The sites below have a cool collection of tools to help you learn about different countries. A lot of students have to research countries, and by starting with these sites, you’ll be able to write the most accurate and interesting report possible without boarding an airplane.
For Young Students
National Geographic’s “Find People & Places” allows you to do just that. It has facts, photos, videos, and maps, and you can even e-mail your friend a postcard.
Time for Kids’ Around the World takes you on a tour of countries and even a couple of U.S. states through sightseeing guides, folktales, quizzes, and more.
Scholastic’s Global Trek lets you plan your own virtual trip to any of 35 different countries, read all about their cultures and customs, and write down all that you learn in your own travel journal.
The World Almanac for Kids doesn’t just give facts and figures, it tells the stories of kids from around the world. See how different your life is from the life of a student in India, Japan, or Peru!
For Middle and High School Students
The CIA World FactBook might be a bit dry, but it is one of the most reliable sites for basic facts, figures, and comparisons between countries.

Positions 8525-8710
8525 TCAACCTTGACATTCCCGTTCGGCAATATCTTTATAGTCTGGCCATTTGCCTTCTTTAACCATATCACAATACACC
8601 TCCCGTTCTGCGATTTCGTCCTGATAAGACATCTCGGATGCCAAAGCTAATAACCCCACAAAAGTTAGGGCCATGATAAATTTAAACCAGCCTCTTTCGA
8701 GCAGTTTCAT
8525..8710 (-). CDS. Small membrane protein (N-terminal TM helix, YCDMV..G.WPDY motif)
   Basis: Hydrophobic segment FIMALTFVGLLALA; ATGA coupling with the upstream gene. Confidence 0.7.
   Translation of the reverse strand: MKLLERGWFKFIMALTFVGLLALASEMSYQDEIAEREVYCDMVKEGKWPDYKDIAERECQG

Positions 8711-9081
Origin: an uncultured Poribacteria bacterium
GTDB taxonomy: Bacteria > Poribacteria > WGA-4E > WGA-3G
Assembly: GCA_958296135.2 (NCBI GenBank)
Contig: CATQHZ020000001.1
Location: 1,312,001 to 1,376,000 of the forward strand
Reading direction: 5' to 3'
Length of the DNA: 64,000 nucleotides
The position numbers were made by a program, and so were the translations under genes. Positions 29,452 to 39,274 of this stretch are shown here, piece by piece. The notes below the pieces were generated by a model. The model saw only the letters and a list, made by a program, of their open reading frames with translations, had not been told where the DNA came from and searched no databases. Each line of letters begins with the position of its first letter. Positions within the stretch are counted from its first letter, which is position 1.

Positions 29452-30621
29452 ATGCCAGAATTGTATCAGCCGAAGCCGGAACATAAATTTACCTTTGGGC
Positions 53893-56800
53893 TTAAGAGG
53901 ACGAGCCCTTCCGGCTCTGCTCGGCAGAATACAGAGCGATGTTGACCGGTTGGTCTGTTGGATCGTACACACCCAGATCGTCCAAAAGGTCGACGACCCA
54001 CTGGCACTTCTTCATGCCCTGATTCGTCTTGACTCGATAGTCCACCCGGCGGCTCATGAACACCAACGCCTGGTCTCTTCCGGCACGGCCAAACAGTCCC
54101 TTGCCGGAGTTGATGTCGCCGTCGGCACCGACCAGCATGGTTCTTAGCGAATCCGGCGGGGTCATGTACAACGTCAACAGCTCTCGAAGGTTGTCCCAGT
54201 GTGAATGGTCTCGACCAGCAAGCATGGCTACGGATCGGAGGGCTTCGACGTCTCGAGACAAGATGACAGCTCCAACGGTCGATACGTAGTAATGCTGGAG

The BBC’s Country Profiles is similar to the CIA World FactBook, but it’s easier to navigate and gives a clearer outline of each country’s background, leaders and media.
The U.S. Department of State provides a thorough and up-to-date overview of every country you would research with its Background Notes.
The Country Studies/Area Handbook Series is a compilation of books written between 1986 and 1998 that details the history of more than 110 countries, dating back to the earliest settlements. It was created by U.S. Department of the Army and printed by the Library of Congress.
The Library of Congress’ Portals to the World is a compilation of links to the best online resources about individual countries, great for those seeking a much deeper understanding of a country.
The University of Richmond’s Constitution Finder allows you to read countries’ constitutions in either English or the original language.
NationMaster compiles data from sources as the CIA World Factbook, UN and OECD, and makes it easy to compare data from one country to another.
The International Monetary Fund offers recent economic news and data about countries and other territorial entities around the world.
McKinsey Quarterly is a periodic report, prepared by one of the world’s leading consulting firms, about economic and sociological developments in countries around the world.
The World Health Organization reports on health conditions and matters in all of its member countries.
GeoHive breaks down census numbers by country and by topic. It’s a good site for a more sophisticated report.
GoogleEarth is a free program that you can download to take a virtual tour of a country’s buildings and terrain.
Dr. Alice Christie’s GoogleEarth Resource Guide is a tutorial on how to conduct your own research using GoogleEarth.
Juicy Geography is a decent blog with tips, links, and sample GoogleEarth lesson plans.
GoogleSightseeing is another GoogleEarth blog does the research for you. Browse the site for intimate glimpses into global landmarks.
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